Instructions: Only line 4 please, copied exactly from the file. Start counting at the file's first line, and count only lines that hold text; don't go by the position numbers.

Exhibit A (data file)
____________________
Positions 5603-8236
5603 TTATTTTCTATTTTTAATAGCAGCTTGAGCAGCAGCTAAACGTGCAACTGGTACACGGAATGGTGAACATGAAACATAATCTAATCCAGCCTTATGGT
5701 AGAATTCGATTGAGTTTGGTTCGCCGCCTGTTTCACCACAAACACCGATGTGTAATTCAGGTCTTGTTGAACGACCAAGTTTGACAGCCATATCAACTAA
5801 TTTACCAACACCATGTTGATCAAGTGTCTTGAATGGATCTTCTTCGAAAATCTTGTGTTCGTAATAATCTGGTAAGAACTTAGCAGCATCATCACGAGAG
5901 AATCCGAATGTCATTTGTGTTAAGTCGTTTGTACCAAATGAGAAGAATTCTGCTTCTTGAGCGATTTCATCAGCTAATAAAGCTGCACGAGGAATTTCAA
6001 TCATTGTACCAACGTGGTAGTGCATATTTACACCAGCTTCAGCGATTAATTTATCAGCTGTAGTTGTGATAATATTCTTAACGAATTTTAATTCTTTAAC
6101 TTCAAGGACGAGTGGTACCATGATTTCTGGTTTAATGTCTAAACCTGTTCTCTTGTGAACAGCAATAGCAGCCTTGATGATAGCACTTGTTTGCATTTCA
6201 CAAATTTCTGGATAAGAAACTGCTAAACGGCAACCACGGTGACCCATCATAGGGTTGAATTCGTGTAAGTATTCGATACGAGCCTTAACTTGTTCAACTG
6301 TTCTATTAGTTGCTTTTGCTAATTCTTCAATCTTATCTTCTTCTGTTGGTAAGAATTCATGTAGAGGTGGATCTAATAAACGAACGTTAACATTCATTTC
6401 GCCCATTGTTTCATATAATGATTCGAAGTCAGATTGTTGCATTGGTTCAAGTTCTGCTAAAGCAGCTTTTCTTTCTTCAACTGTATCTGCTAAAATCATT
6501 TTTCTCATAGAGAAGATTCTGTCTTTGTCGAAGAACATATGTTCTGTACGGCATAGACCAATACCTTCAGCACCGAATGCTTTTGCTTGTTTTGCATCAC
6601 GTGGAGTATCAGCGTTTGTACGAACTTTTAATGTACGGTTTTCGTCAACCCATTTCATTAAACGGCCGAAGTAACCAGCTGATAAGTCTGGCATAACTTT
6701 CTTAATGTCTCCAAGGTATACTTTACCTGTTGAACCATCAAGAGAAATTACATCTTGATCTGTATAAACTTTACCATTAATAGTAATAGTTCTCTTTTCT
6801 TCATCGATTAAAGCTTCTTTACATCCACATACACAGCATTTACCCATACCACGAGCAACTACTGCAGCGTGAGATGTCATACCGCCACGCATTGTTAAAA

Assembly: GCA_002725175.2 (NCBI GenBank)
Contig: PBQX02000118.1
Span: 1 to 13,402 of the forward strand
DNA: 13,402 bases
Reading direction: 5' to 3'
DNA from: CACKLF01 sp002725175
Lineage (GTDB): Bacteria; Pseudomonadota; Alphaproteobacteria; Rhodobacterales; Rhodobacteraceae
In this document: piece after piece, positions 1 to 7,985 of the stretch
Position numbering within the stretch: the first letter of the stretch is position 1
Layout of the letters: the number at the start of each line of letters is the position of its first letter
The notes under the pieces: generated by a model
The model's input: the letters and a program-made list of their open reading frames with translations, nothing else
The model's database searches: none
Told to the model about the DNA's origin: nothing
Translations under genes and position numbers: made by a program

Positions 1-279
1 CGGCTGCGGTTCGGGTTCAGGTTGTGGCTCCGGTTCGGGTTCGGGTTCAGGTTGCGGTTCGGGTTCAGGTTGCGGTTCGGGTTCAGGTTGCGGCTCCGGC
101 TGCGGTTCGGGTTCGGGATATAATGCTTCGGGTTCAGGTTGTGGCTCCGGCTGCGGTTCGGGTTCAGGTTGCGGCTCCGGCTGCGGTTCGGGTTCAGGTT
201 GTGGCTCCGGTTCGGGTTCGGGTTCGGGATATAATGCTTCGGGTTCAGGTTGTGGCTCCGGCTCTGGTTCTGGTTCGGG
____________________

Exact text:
5801 TTTACCAACACCATGTTGATCAAGTGTCTTGAATGGATCTTCTTCGAAAATCTTGTGTTCGTAATAATCTGGTAAGAACTTAGCAGCATCATCACGAGAG